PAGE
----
A quick look around Twitter -- better known as the land of slightly amusing banter and verbal extremism -- will yield the fact that much of Los Angeles is fed up with Howard and his antics after just half of one season. It appears, however, that the Lakers are going to continue to mortgage their long-term future on the ailing back of the three-time NBA Defensive Player of the Year.
General manager Mitch Kupchak has had to play his own version of lock-down defense this season as questions have continually come up about the team's uncertain future and more importantly, that of their biggest offseason acquisition in Howard.
Just like he was in his playing days, Kupchak has remained relentless in his approach to the undying question.
"We've been consistent," he told ESPN's "The Herd with Colin Cowherd", "We're not trading Dwight Howard… He will not be traded and there's nothing anybody can do today to call me and ask me, 'Would you do this?' and get a positive result."
Teams have echoed that sentiment, saying that any call to the Lakers has resulted in a proverbial "click" on the other end from the Lakers' front office. Howard is their future, for better or worse.
What exactly does that future hold?
In the best-case scenario, it would be stability in a long-term deal with Howard a clean bill of health after he recovers from a torn labrum in his right shoulder and a debilitating back injury that continues to limit him to season averages of 16.3 points, 11.8 rebounds and 2.3 blocks per contest in 48 games.
Mix in a little bit of maturity, and the Lakers win -- sort of. They'd still have to find a way to make the Mike D'Antoni--Howard--Kobe Bryant dynamic work. That's another serious challenge even if things work out for the best.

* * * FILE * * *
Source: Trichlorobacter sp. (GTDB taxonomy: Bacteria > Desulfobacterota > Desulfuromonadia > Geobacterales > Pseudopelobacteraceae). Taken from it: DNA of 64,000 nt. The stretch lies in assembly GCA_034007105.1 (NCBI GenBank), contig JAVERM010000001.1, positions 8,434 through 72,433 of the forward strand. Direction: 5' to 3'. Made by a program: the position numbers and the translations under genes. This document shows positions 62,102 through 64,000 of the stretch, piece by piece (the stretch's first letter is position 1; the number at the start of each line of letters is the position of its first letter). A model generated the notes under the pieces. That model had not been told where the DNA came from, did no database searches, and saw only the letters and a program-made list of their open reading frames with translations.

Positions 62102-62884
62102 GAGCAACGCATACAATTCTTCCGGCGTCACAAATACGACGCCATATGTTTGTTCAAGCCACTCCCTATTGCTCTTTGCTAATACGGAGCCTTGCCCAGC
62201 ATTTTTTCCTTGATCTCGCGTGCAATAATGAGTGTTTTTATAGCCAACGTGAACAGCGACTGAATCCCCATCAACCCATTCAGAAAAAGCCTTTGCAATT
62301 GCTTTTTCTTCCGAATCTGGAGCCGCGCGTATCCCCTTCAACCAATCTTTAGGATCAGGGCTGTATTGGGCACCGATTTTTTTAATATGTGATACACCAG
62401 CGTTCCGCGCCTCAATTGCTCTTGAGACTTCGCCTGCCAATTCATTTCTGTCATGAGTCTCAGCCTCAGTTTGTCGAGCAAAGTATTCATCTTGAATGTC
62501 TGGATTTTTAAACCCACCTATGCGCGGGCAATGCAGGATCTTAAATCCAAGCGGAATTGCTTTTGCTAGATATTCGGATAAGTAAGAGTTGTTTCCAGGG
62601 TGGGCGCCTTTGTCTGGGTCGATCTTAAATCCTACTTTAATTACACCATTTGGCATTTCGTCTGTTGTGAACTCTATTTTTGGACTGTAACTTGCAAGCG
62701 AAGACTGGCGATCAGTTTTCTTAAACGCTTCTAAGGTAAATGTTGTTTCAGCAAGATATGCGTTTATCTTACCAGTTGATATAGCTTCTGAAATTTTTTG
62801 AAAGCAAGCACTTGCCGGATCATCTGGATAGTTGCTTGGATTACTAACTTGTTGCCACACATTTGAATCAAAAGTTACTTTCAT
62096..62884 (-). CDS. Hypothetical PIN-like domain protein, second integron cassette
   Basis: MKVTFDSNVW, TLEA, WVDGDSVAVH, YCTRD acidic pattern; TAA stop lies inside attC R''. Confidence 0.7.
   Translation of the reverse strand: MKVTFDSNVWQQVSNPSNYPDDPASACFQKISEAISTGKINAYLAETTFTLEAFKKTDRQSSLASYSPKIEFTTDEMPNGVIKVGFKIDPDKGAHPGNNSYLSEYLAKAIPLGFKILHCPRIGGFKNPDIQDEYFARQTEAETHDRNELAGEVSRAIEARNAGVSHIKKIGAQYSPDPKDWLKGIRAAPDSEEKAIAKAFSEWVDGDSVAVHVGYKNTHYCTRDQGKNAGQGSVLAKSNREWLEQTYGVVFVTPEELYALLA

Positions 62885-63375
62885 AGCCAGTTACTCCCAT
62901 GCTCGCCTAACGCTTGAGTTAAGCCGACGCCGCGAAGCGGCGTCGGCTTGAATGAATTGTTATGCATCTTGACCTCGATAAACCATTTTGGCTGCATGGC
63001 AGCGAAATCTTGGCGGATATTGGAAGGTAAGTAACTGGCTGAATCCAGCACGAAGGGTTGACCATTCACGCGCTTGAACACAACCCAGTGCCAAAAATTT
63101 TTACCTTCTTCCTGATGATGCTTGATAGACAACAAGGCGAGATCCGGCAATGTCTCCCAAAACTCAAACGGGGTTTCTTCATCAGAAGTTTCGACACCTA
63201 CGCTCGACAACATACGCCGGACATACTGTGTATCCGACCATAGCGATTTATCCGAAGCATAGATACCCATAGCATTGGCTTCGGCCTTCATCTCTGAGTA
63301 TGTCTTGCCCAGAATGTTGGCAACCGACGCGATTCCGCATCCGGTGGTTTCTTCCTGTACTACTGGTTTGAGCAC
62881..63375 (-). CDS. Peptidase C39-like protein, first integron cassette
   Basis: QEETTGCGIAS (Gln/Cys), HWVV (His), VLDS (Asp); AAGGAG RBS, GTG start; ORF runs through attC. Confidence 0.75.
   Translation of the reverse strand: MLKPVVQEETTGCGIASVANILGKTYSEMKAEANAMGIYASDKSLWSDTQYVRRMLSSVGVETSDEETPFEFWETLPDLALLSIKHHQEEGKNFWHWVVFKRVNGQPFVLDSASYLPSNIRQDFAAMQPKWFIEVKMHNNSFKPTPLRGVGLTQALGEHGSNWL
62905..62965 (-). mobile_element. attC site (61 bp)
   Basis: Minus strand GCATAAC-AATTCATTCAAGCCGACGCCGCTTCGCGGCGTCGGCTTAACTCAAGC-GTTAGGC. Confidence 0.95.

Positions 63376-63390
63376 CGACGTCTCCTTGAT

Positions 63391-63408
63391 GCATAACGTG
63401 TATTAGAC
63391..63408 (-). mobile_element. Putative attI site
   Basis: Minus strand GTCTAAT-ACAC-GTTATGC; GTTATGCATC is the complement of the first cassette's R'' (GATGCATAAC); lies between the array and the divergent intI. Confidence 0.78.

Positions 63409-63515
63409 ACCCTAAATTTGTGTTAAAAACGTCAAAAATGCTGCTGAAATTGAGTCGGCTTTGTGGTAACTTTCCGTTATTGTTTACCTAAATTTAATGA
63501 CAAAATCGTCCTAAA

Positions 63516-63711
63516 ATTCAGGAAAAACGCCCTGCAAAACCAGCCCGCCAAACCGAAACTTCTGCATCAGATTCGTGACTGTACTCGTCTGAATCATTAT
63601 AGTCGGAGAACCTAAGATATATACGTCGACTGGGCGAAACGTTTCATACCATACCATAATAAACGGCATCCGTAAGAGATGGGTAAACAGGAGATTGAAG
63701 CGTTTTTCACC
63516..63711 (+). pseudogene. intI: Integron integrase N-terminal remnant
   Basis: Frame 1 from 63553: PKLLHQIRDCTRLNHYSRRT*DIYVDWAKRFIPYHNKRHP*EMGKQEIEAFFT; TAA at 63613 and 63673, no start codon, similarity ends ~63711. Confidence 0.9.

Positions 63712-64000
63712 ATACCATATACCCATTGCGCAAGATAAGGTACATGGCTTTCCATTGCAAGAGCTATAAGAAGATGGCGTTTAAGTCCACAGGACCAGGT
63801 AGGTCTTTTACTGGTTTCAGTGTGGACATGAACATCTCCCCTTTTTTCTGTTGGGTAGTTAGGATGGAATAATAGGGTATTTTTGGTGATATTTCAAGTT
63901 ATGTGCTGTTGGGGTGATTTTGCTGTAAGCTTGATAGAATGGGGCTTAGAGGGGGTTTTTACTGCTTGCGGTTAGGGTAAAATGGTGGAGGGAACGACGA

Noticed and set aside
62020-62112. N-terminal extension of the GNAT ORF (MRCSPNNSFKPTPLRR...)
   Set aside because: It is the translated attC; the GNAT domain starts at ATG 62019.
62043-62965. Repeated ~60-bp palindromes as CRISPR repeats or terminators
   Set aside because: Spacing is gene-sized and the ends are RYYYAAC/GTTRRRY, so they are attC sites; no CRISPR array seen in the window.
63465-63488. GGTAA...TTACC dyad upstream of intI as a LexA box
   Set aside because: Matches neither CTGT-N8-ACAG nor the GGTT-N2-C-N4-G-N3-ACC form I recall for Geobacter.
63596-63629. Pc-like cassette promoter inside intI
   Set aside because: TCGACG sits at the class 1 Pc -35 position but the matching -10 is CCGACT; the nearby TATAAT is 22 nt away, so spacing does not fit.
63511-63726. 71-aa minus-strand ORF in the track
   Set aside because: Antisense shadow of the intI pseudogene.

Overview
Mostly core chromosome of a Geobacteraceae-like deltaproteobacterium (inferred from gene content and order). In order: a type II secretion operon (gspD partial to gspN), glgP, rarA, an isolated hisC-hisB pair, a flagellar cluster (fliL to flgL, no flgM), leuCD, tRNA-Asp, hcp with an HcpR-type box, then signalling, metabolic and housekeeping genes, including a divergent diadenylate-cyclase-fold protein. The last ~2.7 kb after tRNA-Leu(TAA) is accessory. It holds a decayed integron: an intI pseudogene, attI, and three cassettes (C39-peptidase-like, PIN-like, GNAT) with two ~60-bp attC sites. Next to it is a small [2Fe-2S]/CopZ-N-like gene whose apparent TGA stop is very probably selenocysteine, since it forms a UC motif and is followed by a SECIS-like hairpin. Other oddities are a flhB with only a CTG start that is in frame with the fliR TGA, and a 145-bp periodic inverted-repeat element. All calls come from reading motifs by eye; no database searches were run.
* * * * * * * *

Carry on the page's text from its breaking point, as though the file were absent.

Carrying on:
But we're talking about Los Angeles, the land of basketball hyperbole. Hollywood doesn't operate at its finest around best-case scenarios.
It, like the relentless viewing public, wants a good disaster movie.
That's precisely what the script around Laker-land could call for if things go south. Howard could walk out on the Lakers this summer with him being nothing more than an expensive rental with a negative ROI.
Worse yet, the Lakers would still be in salary cap purgatory as they are still on the hook for Bryant's astronomical cap figure ($30.4 million) and that of Metta World Peace ($7.7M), Pau Gasol ($19.2M) and Steve Nash ($9.3M) for 2013-14.
That's not a group that anyone can feel good about making a deep run next season sans Howard.
But even this year with Howard, healthy or not, is still in question. Despite that, the Lakers will sink or swim with him. Kupchak made that abundantly clear.
The way things have gone, that's become a scary proposition for all of the purple-and-gold faithful.
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